Eight Questions for Barak on Lebanon

Published in The Jerusalem Post on April 9, 2000

Withdrawing unilaterally from Lebanon sometime very soon is all the

rage. It has become the politically correct thing to do. Woe be to the

politician that speaks out against the imminent pull-back.


Perhaps I have the luxury of playing the skeptic – because at present I

don’t have a son in uniform serving north of the border – but I fear

that we’re about to shoot ourselves in the foot. There is absolutely no

guarantee that things will be better after we withdraw from Lebanon.

Indeed, there is reason to believe that the security situation up north,

and our regional and international diplomatic position, will worsen.


But nobody dares talk about this. It is not politically correct. The

polls show broad majorities in favor of quick withdrawal. And besides,

Ehud Barak has an election promise to live up to. The promise to

withdraw from Lebanon by hook or by crook is just about the *only*

election promise, of many, that Barak has any chance of fulfilling by

the end of his first year in office.


Nevertheless, I’d like some answers to the central questions posed by

the apparently-unstoppable withdrawal:


1. Will a unilateral pull-out seriously endanger Israeli civilians in

their homes along the border with Lebanon? What is the “acceptable”

amount of casualties among northern civilians in their homes that we are

prepared to live with; i.e., a number that is lower than the number of

soldiers we have been losing inside Lebanon each year?


2. Will the sufficient outfitting of northern towns with improved

security apparatus be ready in time for the scheduled withdrawal? How

will these measures guard against mortars and katyushas?


3. What eventuality is more problematic for us, and will Israel act to

prevent: an reign of Hizballah cross-border attacks? a series of

Hizballah katyusha rocket attacks deep inside Israel? renewed

Palestinian terrorist activity from Lebanon? or the movement of Syrian

troops down to southern Lebanon, something which de facto would create a

very long and unstable Israel-Syria border?


4. Do we think that our long-time allies, the South Lebanese Army, can

hold out or reach accommodation with the Lebanese government, or is it

more than likely that these steadfast allies and their families will be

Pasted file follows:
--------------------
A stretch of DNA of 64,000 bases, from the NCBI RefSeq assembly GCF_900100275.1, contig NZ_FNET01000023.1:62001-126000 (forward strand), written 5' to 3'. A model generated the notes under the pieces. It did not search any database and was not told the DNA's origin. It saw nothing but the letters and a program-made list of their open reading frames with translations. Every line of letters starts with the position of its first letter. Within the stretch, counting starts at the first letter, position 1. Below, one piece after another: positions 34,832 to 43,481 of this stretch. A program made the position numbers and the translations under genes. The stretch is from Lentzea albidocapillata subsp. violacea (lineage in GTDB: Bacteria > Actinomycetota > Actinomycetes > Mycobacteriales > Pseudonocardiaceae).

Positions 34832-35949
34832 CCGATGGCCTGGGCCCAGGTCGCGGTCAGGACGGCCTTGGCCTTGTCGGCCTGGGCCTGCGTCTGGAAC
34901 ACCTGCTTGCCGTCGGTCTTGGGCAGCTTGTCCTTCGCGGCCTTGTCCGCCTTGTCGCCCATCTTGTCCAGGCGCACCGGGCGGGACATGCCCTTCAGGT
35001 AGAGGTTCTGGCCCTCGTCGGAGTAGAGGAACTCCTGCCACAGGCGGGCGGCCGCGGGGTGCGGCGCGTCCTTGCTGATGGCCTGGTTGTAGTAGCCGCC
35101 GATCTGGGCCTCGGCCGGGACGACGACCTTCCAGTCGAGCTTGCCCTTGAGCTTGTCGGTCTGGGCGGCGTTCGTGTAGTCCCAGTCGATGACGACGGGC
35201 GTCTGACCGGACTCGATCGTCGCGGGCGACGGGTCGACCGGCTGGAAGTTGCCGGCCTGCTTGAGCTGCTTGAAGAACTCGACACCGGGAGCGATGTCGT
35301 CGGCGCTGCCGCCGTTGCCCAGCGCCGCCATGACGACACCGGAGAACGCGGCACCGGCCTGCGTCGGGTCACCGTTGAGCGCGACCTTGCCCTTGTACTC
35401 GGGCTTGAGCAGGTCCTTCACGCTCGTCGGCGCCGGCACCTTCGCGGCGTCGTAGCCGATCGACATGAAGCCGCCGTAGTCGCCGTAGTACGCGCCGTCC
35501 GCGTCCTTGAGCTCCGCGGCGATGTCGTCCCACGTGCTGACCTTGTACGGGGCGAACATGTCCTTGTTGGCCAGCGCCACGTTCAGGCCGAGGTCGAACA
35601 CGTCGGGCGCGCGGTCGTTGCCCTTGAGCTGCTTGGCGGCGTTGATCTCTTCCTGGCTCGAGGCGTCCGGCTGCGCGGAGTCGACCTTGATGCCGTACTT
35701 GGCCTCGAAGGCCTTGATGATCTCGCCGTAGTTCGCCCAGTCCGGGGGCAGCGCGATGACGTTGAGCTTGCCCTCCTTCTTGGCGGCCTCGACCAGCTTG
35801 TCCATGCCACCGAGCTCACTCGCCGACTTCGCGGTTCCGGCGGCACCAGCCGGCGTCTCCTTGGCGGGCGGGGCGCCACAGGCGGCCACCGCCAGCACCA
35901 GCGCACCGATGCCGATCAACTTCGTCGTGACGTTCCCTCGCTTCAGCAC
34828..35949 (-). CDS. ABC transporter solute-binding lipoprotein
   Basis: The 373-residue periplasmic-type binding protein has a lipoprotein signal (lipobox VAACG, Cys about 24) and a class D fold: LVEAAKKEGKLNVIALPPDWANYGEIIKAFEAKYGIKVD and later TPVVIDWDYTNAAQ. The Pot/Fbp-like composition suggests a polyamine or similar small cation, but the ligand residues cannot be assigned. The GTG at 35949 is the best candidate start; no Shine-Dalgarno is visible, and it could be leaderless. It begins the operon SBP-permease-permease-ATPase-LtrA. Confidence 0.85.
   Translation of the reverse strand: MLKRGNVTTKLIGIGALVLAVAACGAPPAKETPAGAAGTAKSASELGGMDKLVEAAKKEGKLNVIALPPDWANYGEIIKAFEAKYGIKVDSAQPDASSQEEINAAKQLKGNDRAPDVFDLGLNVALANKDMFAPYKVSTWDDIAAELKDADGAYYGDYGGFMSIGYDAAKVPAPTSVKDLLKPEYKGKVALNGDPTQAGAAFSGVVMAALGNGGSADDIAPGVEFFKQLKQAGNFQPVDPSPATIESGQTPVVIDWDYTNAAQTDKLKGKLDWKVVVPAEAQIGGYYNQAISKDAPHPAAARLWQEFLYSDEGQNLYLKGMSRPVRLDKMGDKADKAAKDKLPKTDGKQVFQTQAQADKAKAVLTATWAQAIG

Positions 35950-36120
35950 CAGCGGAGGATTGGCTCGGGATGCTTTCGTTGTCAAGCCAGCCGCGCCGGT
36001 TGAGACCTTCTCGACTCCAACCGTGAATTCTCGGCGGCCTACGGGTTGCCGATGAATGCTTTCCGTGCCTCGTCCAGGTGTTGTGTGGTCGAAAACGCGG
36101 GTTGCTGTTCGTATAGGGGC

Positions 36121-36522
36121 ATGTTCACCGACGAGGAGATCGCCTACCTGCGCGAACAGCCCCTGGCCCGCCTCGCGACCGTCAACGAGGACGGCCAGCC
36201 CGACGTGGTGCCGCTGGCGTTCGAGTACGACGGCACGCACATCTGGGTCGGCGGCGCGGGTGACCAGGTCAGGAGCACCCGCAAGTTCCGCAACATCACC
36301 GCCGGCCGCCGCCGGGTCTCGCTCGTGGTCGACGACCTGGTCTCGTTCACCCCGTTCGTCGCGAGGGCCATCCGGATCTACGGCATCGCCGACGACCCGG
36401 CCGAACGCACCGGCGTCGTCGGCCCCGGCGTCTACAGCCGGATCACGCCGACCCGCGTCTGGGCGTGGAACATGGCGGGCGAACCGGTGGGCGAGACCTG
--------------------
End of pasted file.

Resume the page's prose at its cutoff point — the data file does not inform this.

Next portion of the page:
massacred after an IDF withdrawal? Who will do business with us in the

future after we obtain a reputation for abandoning our friends? Are we

doing everything possible, and if so — what, to ensure the long-term

safety of our allies?


5. Last month, Yossi Beilin and other cabinet ministers voted against

the IDF air strikes on Lebanese electricity transformers, fretting that

the IDF was not an “army of vengeance”. Yossi Sarid abstained. With such

enlightened sensibilities at the cabinet table, exactly how are we going

to deter Hizballah attacks across our northern border after we withdraw

from Lebanon?


6. What exactly are the tools of deterrence and punishment this

government is going to be prepared to employ in order to maintain

security on our northern border? “A child for a child; blood for blood”

as our blustering, swaggering foreign minister David Levy has

threatened? A direct hit on Syrian and Iranian installations in Lebanon?


Or, will we content ourselves with vague threats of future retaliation

that frighten no-one — this has the pattern until now! — and explain

to ourselves that restraint is good because otherwise katyushas will

pepper the Galilee and Hizballah will attack Israeli and Jewish

institutions abroad? Is Hizballah really going to be afraid of us, after

running the almighty IDF out of Lebanon?


7. If and when the IDF is forced into “massive retaliation” for an

unacceptable series of Hizballah outrages across our northern border,

and an IDF bomb inevitably goes astray and lands in a Lebanese

schoolyard – how long will it take until the bleeding hearts take to

Rabin Square, moaning about our “shame” and screaming for Barak’s



8. We keep hearing that once Israel withdraws to the international

border “no-one will question” our right to respond militarily if

attacked, and that “all our allies, even the French, absolutely will

back-up Israel when she has to hit back hard”.


Oh really? The Egyptian press and leadership, busy these months calling

Barak a Nazi (Al Ahram Feb. 13, Akhbar Al-Yom Feb. 19, October and Al

Ghomoriyyah Feb. 20, etc…), will endorse Israel’s right to self-defense

after we plunge all of Lebanon into three weeks of darkness? How about

President Chirac of France, who raked his foreign minister over the

coals for having the temerity to call Hizballah attacks “terrorist”?


And Washington? Two days of CNN pining about “wanton Israeli

destruction” in Lebanon and the Administration will be all over us,

pressing for our “restraint”. Remember the 1967 precedent: all the

international guarantees for our security “rights” proved worthless.


It would be so nice, and politically correct, to support a quick,

unilateral withdrawal, believing that this would solve Israel’s Lebanon

border problem. But we haven’t been in Lebanon all these years for no

good reason. Where-oh-where is the reasoned debate on this critical

national decision?

David M. Weinberg is a think tank director, columnist and lobbyist who is a sharp critic of Israel’s detractors and of post-Zionist trends in Israel. Read more »
A passionate speaker, David M. Weinberg lectures widely in Israel, the U.S. and Canada to Jewish and non-Jewish audiences. He speaks on international politics and Middle East strategic affairs, Israeli diplomacy and defense strategy, intelligence matters and more. Click here to book David Weinberg as a speaker

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